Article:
Successful IoT Projects | (part 1)
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The Internet of Things, the “digitization of daily routines” where machines collect and interact on aggregated data from various sources is one of the topics that could benefit from the worldwide corona pandemic lockdown. We have no hard numbers yet to support that theory, but we know from the past, that sometimes it needs a catastrophic event, to give evolution a boost. Here is our guide to successful IoT projects.
For the healthcare sector, marketing researchers are already expecting an increase of new IoT services, once the crisis is over. “The crisis has triggered a lot of ideas and solutions“, said Achim Granzen, principal analyst at Forrester on futureiot.tech . And yes, we can confirm this with at least one hard fact: With the “ Microdefender ” our client, Italian-based Work In Progress Bio Medial Srl., has developed an intelligent disinfection device. Since the COVID-19 outbreak, the company has no quiet minute anymore.
The time was never better to develop new and clever IoT solutions. But beware, successful IoT projects need good planning. The topic is complex, but simplicity is key!
Despite brilliant ideas, most IoT projects fail
However, besides having the sparkling idea for a new IoT project, getting these projects to life is not an easy task. Surveys indicate a 75% failure rate of all IoT projects worldwide . Reasons are too long completion times (the average is about 18 month), lack of internal expertise, poor quality of collected data and finally the hurdle of a successful IoT integration. The result? Budget overruns and finally shutdown.
Basic components for a successful IoT project
Designing a functional IoT project can be full of surprises if you don’t know of all the pieces that you must take into account. The IoT market is a jungle with a wide range of technologies and applications. Whatever you design, you need to get a picture first of what is commonly used in your designated target group. Also make sure in advance that you have a clear picture of all the building blocks that your IoT project will consist of. It comes as no surprise, that all of IoT projects usually share the same challenges.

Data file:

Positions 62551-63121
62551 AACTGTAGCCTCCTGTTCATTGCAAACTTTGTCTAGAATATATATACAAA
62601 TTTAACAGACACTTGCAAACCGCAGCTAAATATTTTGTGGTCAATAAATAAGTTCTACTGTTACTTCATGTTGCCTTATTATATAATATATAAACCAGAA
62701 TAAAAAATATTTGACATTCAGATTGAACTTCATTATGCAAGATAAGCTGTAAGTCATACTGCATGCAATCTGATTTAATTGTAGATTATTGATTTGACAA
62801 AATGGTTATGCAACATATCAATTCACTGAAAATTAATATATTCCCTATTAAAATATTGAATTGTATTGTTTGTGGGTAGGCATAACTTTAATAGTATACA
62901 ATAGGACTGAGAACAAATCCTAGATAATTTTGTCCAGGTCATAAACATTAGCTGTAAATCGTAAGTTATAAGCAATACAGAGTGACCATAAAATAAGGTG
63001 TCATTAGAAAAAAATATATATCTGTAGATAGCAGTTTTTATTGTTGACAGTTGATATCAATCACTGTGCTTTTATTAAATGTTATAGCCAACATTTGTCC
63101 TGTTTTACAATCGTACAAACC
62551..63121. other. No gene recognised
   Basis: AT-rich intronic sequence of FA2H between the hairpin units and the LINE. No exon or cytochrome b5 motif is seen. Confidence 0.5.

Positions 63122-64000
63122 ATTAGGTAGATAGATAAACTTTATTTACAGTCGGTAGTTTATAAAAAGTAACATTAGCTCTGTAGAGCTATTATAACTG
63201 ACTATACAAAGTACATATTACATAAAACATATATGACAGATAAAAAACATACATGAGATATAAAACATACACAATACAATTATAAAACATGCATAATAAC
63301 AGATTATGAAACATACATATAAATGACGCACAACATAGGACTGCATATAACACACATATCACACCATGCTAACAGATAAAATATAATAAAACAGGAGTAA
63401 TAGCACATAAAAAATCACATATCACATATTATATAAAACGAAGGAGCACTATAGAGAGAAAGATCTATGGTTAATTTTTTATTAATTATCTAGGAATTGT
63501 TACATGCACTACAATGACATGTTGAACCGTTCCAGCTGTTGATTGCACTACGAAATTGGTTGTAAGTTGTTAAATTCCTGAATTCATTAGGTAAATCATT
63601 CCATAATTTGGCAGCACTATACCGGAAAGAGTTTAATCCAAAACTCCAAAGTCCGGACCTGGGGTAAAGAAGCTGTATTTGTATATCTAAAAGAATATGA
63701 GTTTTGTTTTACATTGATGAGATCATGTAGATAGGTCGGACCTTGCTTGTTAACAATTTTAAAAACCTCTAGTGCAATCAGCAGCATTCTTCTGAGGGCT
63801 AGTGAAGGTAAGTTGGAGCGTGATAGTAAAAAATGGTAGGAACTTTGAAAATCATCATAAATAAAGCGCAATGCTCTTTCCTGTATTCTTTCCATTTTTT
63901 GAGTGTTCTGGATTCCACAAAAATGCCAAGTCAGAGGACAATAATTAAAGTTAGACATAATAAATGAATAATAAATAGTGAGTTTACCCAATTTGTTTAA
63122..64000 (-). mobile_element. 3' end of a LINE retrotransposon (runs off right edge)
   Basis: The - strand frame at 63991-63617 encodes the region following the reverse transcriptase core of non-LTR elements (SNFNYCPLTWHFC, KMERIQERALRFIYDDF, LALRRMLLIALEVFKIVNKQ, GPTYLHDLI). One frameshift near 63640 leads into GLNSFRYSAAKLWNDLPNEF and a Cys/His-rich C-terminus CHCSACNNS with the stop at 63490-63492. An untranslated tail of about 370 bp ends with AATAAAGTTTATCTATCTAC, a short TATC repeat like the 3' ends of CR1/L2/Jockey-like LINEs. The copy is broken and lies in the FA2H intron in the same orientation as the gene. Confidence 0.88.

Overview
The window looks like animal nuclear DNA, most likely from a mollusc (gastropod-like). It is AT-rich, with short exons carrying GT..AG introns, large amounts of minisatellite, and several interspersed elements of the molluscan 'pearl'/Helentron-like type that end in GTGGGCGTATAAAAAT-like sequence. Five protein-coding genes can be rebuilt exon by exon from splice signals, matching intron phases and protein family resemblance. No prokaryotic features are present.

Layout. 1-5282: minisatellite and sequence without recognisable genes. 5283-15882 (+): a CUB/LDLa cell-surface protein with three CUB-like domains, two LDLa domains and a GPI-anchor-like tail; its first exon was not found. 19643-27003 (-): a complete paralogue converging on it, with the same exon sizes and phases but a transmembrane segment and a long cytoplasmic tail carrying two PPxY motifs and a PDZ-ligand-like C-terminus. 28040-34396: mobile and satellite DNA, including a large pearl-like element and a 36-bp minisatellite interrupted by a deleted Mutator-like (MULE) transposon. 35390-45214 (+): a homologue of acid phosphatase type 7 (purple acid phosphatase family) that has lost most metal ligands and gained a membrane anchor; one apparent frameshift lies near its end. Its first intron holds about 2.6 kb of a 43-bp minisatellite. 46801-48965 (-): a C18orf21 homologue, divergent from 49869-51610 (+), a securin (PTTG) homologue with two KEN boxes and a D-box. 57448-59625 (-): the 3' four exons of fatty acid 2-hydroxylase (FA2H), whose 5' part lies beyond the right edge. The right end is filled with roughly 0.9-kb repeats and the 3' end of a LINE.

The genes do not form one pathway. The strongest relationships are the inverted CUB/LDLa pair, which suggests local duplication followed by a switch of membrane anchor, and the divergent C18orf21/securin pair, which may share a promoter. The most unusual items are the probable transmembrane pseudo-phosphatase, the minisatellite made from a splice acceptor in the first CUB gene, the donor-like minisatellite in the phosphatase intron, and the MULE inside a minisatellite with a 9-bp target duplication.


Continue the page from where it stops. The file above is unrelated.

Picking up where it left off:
IoT architecture: Four typical building blocks
When planning an IoT project you will always encounter these four building blocks your project will consist of: sensors, a platform, an application and last but not least: reliable IoT connectivity.
When designing an IoT device, the “thing” part of your project, sensors are the key element for data collection. Make sure of using the data stream correctly, avoid “dirty data”, data that is incomplete or faulty. Poor data quality results in poor usability. In the worst case, it leads to wrong decision making. Whether it is temperature, luminosity, humidity, power consumption - make sure you know what you need and choose accordingly. Are there any standards being used in the industry you are developing for? Fulfilling them could make your product more widely accepted.
Aircare works completely autonomously with the 1NCE IoT Flex SIM and thus enables monitoring of the indoor climate independently of locally available network connections.
The 1NCE customer Harpa Italia developed “Aircare“, an IoT device that monitors and evaluates room environments according to a wide range of quality criteria. Up to 15 sensors create a holistic picture of the environment: With Aircare the concentration of diverse particles, CO2 or VOCs, but also humidity, temperature, noise, light and even electro smog can be monitored. By measuring all those relevant air condition data, the device fulfils the specifications of the WELL Building Standard, which is a performance-based system for measuring features of the built environment that impact human health and well-being.
Every IoT project relies on a platform. It will manage the devices, is responsible for sending or receiving data and messages and it allows all devices to be monitored and communicate with each other. A platform should be flexible enough to support different communication protocols and it must provide an API to get the gathered data to the application. The program, the end-user later will work with. And again, the same rule applies: Make sure you get everything you need but keep it simple. If possible, don’t re-invent the wheel.
Using the 1NCE IoT Lifetime Flat with no monthly recurring charges has enabled autosen and the io-key to connect sensors in the simplest way and reduce costs for customers dramatically.
German-based autosen, specialist for industrial sensors, has created the io-key . It connects over 6,000 sensors from more than 200 manufacturers in less than a minute to their cloud. For easy connecting industrial sensors, the company developed an IoT platform based on Cumolocity that is operated within the AWS Cloud. Using the 1NCE IoT Lifetime Flat and the AWS Cloud Interface , IO-Link capable sensors can automatically transfer machine data to the integrated customer system.
In the second part, we talk about what you need to know about the application and IoT connectivity . As always, complemented with an example from our customer references.